Bitcoin and Cryptocurrency Technologies - Arvind Narayanan ...

Agreement with Satoshi – On the Formalization of Nakamoto Consensus

Cryptology ePrint Archive: Report 2018/400
Date: 2018-05-01
Author(s): Nicholas Stifter, Aljosha Judmayer, Philipp Schindler, Alexei Zamyatin, Edgar Weippl

Link to Paper


Abstract
The term Nakamoto consensus is generally used to refer to Bitcoin's novel consensus mechanism, by which agreement on its underlying transaction ledger is reached. It is argued that this agreement protocol represents the core innovation behind Bitcoin, because it promises to facilitate the decentralization of trusted third parties. Specifically, Nakamoto consensus seeks to enable mutually distrusting entities with weak pseudonymous identities to reach eventual agreement while the set of participants may change over time. When the Bitcoin white paper was published in late 2008, it lacked a formal analysis of the protocol and the guarantees it claimed to provide. It would take the scientific community several years before first steps towards such a formalization of the Bitcoin protocol and Nakamoto consensus were presented. However, since then the number of works addressing this topic has grown substantially, providing many new and valuable insights. Herein, we present a coherent picture of advancements towards the formalization of Nakamoto consensus, as well as a contextualization in respect to previous research on the agreement problem and fault tolerant distributed computing. Thereby, we outline how Bitcoin's consensus mechanism sets itself apart from previous approaches and where it can provide new impulses and directions to the scientific community. Understanding the core properties and characteristics of Nakamoto consensus is of key importance, not only for assessing the security and reliability of various blockchain systems that are based on the fundamentals of this scheme, but also for designing future systems that aim to fulfill comparable goals.

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Echoes of the Past: Recovering Blockchain Metrics From Merged Mining

Cryptology ePrint Archive: Report 2018/1134
Date: 2018-11-22
Author(s): Nicholas Stifter, Philipp Schindler, Aljosha Judmayer, Alexei Zamyatin, Andreas Kern, Edgar Weippl

Link to Paper


Abstract
So far, the topic of merged mining has mainly been considered in a security context, covering issues such as mining power centralization or crosschain attack scenarios. In this work we show that key information for determining blockchain metrics such as the fork rate can be recovered through data extracted from merge mined cryptocurrencies. Specifically, we reconstruct a long-ranging view of forks and stale blocks in Bitcoin from its merge mined child chains, and compare our results to previous findings that were derived from live measurements. Thereby, we show that live monitoring alone is not sufficient to capture a large majority of these events, as we are able to identify a non-negligible portion of stale blocks that were previously unaccounted for. Their authenticity is ensured by cryptographic evidence regarding both, their position in the respective blockchain, as well as the Proof-of-Work difficulty.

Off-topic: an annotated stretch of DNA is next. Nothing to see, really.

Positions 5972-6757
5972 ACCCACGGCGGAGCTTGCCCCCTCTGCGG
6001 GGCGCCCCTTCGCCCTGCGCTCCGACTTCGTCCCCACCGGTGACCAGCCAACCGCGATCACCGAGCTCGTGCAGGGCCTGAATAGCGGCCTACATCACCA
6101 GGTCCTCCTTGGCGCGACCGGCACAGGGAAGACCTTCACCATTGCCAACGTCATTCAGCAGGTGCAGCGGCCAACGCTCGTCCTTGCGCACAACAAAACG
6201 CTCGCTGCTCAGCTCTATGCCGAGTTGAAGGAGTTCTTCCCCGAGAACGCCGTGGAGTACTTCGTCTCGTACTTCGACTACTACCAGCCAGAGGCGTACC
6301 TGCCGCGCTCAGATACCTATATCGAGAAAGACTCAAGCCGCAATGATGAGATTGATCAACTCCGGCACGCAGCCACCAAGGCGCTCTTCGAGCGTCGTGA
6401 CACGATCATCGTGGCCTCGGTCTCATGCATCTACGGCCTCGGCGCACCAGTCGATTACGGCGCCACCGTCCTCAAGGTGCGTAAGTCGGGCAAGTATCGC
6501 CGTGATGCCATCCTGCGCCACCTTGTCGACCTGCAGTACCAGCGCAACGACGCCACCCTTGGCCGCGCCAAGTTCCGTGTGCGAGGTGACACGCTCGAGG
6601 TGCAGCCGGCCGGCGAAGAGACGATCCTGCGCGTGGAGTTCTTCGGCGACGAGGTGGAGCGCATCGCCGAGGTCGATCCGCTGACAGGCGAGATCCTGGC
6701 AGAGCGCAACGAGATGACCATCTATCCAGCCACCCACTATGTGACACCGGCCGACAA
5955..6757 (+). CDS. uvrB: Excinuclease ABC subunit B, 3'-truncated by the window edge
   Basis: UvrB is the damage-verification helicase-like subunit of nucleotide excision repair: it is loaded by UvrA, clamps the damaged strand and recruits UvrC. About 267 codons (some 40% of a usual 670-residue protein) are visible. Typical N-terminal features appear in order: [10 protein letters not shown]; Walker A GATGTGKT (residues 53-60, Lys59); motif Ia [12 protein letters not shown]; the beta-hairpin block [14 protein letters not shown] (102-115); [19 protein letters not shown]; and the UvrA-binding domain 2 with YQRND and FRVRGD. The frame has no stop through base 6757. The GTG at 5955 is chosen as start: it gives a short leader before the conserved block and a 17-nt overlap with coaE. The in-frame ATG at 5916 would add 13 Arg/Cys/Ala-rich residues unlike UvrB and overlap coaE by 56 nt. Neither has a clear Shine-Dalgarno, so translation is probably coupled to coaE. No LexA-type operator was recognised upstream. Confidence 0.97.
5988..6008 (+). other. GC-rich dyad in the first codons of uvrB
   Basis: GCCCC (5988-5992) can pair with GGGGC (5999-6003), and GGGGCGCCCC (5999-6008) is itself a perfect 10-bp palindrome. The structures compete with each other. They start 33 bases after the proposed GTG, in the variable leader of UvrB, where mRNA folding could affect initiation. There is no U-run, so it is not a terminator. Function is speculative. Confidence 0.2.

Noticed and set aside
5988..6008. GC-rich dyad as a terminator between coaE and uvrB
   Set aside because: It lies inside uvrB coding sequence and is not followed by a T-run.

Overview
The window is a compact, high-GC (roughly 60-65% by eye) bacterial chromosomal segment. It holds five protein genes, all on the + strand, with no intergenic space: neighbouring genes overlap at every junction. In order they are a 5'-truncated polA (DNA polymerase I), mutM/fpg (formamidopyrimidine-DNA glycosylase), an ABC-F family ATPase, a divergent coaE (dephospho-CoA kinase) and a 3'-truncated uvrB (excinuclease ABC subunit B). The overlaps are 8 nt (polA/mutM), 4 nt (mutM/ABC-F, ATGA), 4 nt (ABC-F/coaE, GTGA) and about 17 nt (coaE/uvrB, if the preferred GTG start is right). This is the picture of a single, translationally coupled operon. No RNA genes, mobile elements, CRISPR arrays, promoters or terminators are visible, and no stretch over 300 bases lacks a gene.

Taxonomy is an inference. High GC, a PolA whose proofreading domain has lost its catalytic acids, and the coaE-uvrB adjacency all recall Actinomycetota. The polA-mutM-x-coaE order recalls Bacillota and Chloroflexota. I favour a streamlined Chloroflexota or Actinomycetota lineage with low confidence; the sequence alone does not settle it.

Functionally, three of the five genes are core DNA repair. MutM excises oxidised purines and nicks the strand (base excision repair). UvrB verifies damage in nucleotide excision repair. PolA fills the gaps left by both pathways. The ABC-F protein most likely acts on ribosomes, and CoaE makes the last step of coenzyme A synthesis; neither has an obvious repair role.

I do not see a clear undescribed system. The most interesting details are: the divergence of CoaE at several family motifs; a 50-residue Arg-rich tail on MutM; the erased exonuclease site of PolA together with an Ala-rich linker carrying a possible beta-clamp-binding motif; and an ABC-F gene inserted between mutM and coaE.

Furthermore, by applying this new technique to Litecoin and its child cryptocur rencies, we are able to provide the first extensive view and lower bound on the stale block and fork rate in the Litecoin network. Finally, we outline that a recovery of other important metrics and blockchain characteristics through merged mining may also be possible.

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submitted by dj-gutz to myrXiv [link] [comments]

Flux: Revisiting Near Blocks for Proof-of-Work Blockchains

Cryptology ePrint Archive: Report 2018/415
Date: 2018-05-29
Author(s): Alexei Zamyatin∗, Nicholas Stifter, Philipp Schindler, Edgar Weippl, William J. Knottenbelt∗

Link to Paper


Abstract
The term near or weak blocks describes Bitcoin blocks whose PoW does not meet the required target difficulty to be considered valid under the regular consensus rules of the protocol. Near blocks are generally associated with protocol improvement proposals striving towards shorter transaction confirmation times. Existing proposals assume miners will act rationally based solely on intrinsic incentives arising from the adoption of these changes, such as earlier detection of blockchain forks.
In this paper we present Flux, a protocol extension for proof-of-work blockchains that leverages on near blocks, a new block reward distribution mechanism, and an improved branch selection policy to incentivize honest participation of miners. Our protocol reduces mining variance, improves the responsiveness of the underlying blockchain in terms of transaction processing, and can be deployed without conflicting modifications to the underlying base protocol as a velvet fork. We perform an initial analysis of selfish mining which suggests Flux not only provides security guarantees similar to pure Nakamoto consensus, but potentially renders selfish mining strategies less profitable.

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submitted by dj-gutz to myrXiv [link] [comments]

Personalized Difficulty Adjustment for Countering the Double-Spending Attack in Proof-of-Work Consensus Protocols

arXiv:1807.02933
Date: 2018-07-09